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Jordan - Essays


From Library Journal

"Ammonites," the long, satisfying poem that concludes
Jordan's second collection, traces the relationship between memorabilia and art, between relics of life and life itself. An ammonite is a type of coiled fossil, recalling, for this poet, Goethe's house, near which she bought one from a woman who was selling them on the street, and also recalling a chapel in which Latin prayers are lettered in human bone. And if the fossil's name also brings to mind the name of well-known poet A.R. Ammons, who like Jordan resides in upstate New York and is drawn into natural forms as territory for the mind's wanderings, perhaps it is no accident: "Elemental/mixtures of form: the narcissi, the snow,/ my fingers with their unprecedented whorls, variations/ in the matter." Although Jordan's artistic strategy is to humanize the world by weaving a web of connections, she is not deceived into a grandiose vision: "there are no symbols in the world, only things/ we tend." And while there are no fireworks in these quiet, mindful poems, there is much that is human and deeply considered. Jordan's first book, Channel (Beacon, 1990), was a winner of the "Barnard New Poets" series. Recommended for most poetry collections? Ellen Kaufman, Dewey Ballantine Law Lib., New York
Copyright 1998 Reed Business Information, Inc.

From Kirkus Reviews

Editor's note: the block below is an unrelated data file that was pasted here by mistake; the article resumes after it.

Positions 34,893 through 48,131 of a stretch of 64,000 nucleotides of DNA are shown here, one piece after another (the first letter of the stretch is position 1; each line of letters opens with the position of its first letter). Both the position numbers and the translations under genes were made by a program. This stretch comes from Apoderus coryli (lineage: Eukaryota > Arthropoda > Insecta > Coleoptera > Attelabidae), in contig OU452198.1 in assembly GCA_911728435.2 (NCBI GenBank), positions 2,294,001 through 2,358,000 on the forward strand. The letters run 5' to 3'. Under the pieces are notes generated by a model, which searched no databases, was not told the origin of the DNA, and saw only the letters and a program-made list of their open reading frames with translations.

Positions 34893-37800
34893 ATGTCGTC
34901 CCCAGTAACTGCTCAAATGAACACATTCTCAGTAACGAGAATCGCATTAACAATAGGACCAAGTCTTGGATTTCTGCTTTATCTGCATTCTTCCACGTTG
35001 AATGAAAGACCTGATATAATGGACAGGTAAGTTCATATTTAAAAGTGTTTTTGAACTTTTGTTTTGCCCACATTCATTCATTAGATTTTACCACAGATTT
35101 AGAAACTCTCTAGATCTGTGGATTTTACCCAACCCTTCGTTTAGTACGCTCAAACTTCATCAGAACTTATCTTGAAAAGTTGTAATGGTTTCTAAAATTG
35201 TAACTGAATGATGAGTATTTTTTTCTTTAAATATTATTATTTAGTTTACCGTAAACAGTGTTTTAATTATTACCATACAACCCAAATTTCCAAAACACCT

A previous winner of the Barnard Prize, Jordan offers a second volume (after Channel, 1990) that’s serious and somber and relies on an intellectually compelling dialectic of the abstract and the natural. Jordan’s unsettling metaphysics leads to abrupt line shifts and edgy phrases: Her poems begin with debris, the trace elements of the title, and ends wondering what the difference is between trash and keepsake. The known, referential world is simply a hall of exits (Dinosaur Calendar); and Roman ruins, the shells in Goethe’s house, animal remains all yield no meaning, just an indifference of things. Many of the weary poems here record the world after the Fall, the loss of faith and certainty; and imagine a prelapsarian idyll before knowledge and perspective differentiated objects with names (Anchorites). Poems such as The Cult of Solitude and Spectrum announce Jordan's loneliness and escape from the world, her admiration for a contemplative life in which silence widens into exile. Keeping vigil with discontent, Jordan pierces the veil of debris (O) in poems that are always smart, and sometimes prophetic. -- Copyright ©1998, Kirkus Associates, LP. All rights reserved.